Big test ahead in Barbados for young side
It was quite a nice surprise to see the team selected to represent Bermuda for the Barbados Cricket Tour, which left yesterday full of hungry, energetic, enthusiastic cricketers.
Is this a message being sent to the so-called big name players of Bermuda cricket, that if you dont train you will not play? Or is this a case where we have a bunch of talented youth and we need to identify, which if any, are ready to stand up and fight for a place for the big ICC World Cricket League Division 3 tournament in April, which is to be held in Bermuda?
The team selected is a team full of inexperienced players, with a sprinkle of senior players.
It will be quite interesting from a cricket lovers point of view to see how these young men cope playing at a higher level. Going to Barbados, Bermuda will face some stiff opposition. One thing about West Indies players they love their cricket and they are very aggressive minded. This should be a good test and give the coaches and selectors a clear vision of what each player can and cant do at the higher level.
The conditions in Barbados will be slightly different than what Bermuda will experience here in April, for the ICC World Cricket League Division 3 tournament, but it will allow the players some much needed match practice.
The ball will not move as much in Barbados as it will in Bermuda and the wickets in Barbados will be a lot harder, thus giving our seam bowlers very little assistance and our spinners very little turn. This is one of my biggest concerns for the Bermuda team come April. Will Bermuda play most of their matches at the National Stadium where the ball seams about and turns square from ball one, which for years has been our downfall?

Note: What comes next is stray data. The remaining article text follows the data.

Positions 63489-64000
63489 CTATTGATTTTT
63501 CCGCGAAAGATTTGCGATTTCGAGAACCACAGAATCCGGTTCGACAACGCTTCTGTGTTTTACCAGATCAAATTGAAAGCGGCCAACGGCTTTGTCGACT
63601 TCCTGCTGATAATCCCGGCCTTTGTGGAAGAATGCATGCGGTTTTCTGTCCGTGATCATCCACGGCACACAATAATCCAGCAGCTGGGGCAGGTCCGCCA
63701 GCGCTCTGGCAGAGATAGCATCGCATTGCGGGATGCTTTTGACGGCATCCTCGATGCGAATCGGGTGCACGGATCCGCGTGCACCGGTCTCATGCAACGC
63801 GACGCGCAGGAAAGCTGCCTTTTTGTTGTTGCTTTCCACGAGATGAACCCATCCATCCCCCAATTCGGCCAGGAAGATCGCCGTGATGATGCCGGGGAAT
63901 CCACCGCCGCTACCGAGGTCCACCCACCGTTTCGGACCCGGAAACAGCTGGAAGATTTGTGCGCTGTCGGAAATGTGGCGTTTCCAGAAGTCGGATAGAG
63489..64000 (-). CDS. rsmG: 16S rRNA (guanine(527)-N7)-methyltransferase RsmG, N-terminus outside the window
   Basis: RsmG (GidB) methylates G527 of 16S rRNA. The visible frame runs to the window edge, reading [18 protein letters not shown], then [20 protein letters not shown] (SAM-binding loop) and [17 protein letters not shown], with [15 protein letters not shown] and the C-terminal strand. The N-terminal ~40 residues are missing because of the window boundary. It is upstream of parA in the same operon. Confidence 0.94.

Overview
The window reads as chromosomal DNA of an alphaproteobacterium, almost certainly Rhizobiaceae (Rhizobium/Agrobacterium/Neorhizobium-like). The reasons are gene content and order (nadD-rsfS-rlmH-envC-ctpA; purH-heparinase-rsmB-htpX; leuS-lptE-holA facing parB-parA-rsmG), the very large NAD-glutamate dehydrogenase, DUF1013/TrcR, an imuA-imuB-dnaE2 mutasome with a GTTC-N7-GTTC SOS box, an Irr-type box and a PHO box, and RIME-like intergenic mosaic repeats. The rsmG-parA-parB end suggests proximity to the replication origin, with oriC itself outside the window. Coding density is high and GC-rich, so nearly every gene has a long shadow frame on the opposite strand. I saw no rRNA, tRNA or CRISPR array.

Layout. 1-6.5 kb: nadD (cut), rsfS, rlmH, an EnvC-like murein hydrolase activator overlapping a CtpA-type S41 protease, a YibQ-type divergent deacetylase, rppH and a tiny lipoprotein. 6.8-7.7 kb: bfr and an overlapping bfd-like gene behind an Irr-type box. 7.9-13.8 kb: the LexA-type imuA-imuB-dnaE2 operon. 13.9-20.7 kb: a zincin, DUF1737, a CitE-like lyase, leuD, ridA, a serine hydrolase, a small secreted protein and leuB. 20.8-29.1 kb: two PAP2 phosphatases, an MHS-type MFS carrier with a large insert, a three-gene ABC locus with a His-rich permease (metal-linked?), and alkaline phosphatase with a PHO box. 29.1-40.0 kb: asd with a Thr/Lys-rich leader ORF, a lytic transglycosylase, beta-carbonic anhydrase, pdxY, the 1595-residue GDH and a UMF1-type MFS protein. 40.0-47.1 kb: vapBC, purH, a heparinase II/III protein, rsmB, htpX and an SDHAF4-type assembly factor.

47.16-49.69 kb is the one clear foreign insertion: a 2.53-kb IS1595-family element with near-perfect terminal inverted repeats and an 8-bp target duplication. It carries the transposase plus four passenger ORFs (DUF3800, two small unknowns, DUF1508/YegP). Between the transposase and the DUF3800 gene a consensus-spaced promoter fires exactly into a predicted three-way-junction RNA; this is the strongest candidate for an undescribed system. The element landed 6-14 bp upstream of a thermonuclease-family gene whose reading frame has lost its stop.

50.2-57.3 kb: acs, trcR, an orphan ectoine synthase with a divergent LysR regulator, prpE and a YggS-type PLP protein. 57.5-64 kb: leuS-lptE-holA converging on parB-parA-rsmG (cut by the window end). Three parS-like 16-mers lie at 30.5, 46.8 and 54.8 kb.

I have no doubt that the coaches and players will be and have been working tirelessly to improve the way our batsmen bat spin bowling. Personally, a trip to Trinidad probably would have been more suitable, whereby they breed spinners in Trinidad.
Most teams in Division 3 have played against Bermuda and will open the bowling with spin and carry no less than three or four spinners in their team. This has become the norm when playing against us. I know from previously watching former coach David Moore train the lads, that he worked extremely hard in combating this and the lads have taken in the information and have been working hard to improve their batting against spin bowling.
One thing they will get in Barbados is quality fast bowling. West Indies breed fast bowlers and I love their mentality. They are aggressive and love a challenge. Bermuda batsmen will have their work cut out for them and they will have to be mentally tough. If they are not mentally tough the bowlers will expose them quite easily. One thing about going to the West Indies as a batsman you know you will be getting bombarded with short bowling. One the other end, as a bowler you know you will be facing some aggressive stroke players, who if you are an inch off line, they will punish you.